Chuck: Yeah. I have to allow myself in the mornings about ten minutes. I don’t cook so it’s kind of ironic that I have to check the stove every morning because I never cook. But I have to check the stove. I’m a smoker so I have to check and make sure I haven’t left any cigarettes anywhere around burning. That’s not real rational either because I only smoke in the bathroom, but I still have to check. Like I say, I have my pets. I have to check their cages, make sure they’re not out. I have this obsessive thought that one day my bird is going to get out of its cage and it’s going to be out in the hallway when I get home from work because I didn’t check to make sure that it was in there; they’re not always really rational.

Therapist: And the thoughts that you have are they your thoughts? Are thy coming from inside your own head? Are they your own thoughts?

Chuck: Yeah.

Therapist: They’re your own thoughts, but they’re repetitive and they bother you and if you could stop them you would.

Chuck: Yeah.

Therapist: Do you have any anxiety symptoms at those times, such as a pounding heart, palpitations, shortness of breath?

Chuck: No.

Therapist: Are you somebody in general who has anxiety symptoms?

Chuck: I get a little stressed out yeah, but I think when I get more stressed the obsessions become more intense.

Therapist: Have you ever been depressed before this time?

Chuck: Ah, I haven’t been in treatment for the last two years, but before that I was in therapy for about seven years.

Therapist: Okay and when you were depressed, what symptoms did you have?

Chuck: Crying spells, hopelessness, helplessness that I couldn’t change situations, suicidal thoughts sometimes.

Therapist: And how long did those symptoms last?

Chuck: A lot of them lasted a long time. Actually for most of my adult life I think that I was depressed and had a lot of those symptoms, but didn’t really seek help until about seven years ago.

Therapist: And now during that time when you were having depressions, were you also having the obsessions and the compulsions?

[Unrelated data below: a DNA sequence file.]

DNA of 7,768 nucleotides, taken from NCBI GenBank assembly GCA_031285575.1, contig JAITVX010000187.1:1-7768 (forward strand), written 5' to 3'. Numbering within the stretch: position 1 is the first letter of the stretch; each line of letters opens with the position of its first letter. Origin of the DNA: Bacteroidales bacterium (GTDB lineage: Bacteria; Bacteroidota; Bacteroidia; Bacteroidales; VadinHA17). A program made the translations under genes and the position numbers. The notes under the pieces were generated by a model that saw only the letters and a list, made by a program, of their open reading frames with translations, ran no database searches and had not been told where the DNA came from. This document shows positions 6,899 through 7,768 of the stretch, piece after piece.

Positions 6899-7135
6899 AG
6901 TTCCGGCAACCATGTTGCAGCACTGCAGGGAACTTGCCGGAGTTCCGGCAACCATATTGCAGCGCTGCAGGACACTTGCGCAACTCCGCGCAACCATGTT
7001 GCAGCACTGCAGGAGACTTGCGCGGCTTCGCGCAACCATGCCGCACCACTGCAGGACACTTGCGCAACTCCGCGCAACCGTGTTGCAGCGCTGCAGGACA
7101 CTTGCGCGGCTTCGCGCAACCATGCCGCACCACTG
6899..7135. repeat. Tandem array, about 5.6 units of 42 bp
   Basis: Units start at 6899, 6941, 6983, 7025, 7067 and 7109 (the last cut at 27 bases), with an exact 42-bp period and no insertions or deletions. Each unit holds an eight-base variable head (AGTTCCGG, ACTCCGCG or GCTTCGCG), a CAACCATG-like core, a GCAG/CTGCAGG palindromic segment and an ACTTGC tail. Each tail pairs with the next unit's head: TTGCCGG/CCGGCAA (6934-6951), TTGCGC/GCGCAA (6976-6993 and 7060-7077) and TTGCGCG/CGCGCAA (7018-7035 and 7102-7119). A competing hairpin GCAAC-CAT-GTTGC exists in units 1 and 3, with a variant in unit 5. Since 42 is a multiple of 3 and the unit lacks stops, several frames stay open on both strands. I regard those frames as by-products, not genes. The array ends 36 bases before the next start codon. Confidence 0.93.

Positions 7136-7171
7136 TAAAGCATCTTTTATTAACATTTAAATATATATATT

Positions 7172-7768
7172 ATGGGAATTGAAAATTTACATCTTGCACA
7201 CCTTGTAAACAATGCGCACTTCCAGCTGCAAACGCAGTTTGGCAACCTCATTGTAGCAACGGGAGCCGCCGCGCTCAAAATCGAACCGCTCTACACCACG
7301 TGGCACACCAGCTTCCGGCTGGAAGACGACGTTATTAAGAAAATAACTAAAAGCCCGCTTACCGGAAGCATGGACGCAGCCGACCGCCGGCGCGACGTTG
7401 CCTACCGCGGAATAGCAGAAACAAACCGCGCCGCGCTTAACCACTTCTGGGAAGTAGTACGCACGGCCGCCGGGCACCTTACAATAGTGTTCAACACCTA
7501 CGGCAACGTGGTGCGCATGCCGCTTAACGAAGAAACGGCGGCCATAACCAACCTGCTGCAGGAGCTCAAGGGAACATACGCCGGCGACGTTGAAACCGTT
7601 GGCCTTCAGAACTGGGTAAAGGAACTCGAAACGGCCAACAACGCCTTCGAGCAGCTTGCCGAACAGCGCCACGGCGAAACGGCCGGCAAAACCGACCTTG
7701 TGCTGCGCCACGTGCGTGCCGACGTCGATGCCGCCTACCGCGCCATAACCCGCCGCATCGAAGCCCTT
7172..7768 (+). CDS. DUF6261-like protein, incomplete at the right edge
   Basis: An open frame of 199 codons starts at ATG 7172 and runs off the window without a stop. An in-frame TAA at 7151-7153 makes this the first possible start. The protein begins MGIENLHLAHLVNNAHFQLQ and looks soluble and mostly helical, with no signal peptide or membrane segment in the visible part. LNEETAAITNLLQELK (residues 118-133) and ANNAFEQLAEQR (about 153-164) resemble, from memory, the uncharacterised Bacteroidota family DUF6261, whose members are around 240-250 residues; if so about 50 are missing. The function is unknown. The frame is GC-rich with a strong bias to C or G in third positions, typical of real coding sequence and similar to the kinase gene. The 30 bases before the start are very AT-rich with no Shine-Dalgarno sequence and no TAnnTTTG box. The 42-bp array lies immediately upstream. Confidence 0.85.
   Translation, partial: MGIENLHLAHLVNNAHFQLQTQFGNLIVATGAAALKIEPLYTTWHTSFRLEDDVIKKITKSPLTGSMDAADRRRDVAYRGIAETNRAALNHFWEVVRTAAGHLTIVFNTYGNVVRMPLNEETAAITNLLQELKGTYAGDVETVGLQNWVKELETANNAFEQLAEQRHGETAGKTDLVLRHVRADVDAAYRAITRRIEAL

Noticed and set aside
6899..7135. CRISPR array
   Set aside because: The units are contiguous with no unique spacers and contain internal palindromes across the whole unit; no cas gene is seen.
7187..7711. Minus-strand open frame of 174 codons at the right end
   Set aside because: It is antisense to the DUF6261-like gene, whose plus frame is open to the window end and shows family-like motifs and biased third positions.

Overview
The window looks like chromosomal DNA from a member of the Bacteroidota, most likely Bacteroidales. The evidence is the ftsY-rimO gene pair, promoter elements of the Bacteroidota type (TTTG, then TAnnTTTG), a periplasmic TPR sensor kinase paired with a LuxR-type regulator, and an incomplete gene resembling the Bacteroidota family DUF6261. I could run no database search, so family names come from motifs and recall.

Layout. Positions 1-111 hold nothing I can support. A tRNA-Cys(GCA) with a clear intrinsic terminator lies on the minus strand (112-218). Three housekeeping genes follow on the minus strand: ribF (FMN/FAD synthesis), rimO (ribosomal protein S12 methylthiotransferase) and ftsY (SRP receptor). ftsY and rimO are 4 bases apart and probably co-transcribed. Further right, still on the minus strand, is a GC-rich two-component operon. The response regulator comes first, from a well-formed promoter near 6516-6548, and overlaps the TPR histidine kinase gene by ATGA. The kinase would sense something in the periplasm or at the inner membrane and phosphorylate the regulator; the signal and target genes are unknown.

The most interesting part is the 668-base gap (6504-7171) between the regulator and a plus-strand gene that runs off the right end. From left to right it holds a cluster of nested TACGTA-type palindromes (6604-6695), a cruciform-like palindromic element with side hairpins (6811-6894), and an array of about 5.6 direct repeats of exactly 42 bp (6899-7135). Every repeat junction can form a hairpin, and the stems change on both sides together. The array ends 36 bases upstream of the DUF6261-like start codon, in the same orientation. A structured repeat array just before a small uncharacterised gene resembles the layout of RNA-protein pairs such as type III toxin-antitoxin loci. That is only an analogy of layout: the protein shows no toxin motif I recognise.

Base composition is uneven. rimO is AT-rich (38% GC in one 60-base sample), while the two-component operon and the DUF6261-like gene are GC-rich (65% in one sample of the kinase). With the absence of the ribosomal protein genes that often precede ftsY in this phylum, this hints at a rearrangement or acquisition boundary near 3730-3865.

Chuck: Uh huh.

Therapist: Okay and which ones started first?

Chuck: I don’t know. It’s like they’ve always been there.

Therapist: Both the depression and the obsessions and compulsions have been there as long as you can remember?

Chuck: As long as I can remember, yeah.

Therapist: Back to childhood?

Chuck: Uh huh.

Therapist: And right now you said currently you’re not depressed.

Chuck: No. currently I’m not depressed. Seven years of drugs and psychotherapy kind of helped.

Therapist: How long has it been since you’ve been depressed?

Chuck: I’ll have one or two days I might get down, but it’s not that overwhelming sense of hopelessness and helplessness. I haven’t had that for over two years now.

Therapist: And the obsession and compulsions have been somewhat alleviated, but really only to a minor extent.

Chuck: Yeah. They’re just kind of there and like I say kind of depends upon the situation, my stress level, you know, what’s going on. But, you know, I pretty much learned to live with it.

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Now that you have viewed the video of Chuck, answer the following questions.

Chuck talks about having obsessive thought for a very long time. Do you think he sees any “strengths” in how he has managed to cope with the diagnosis of OCD?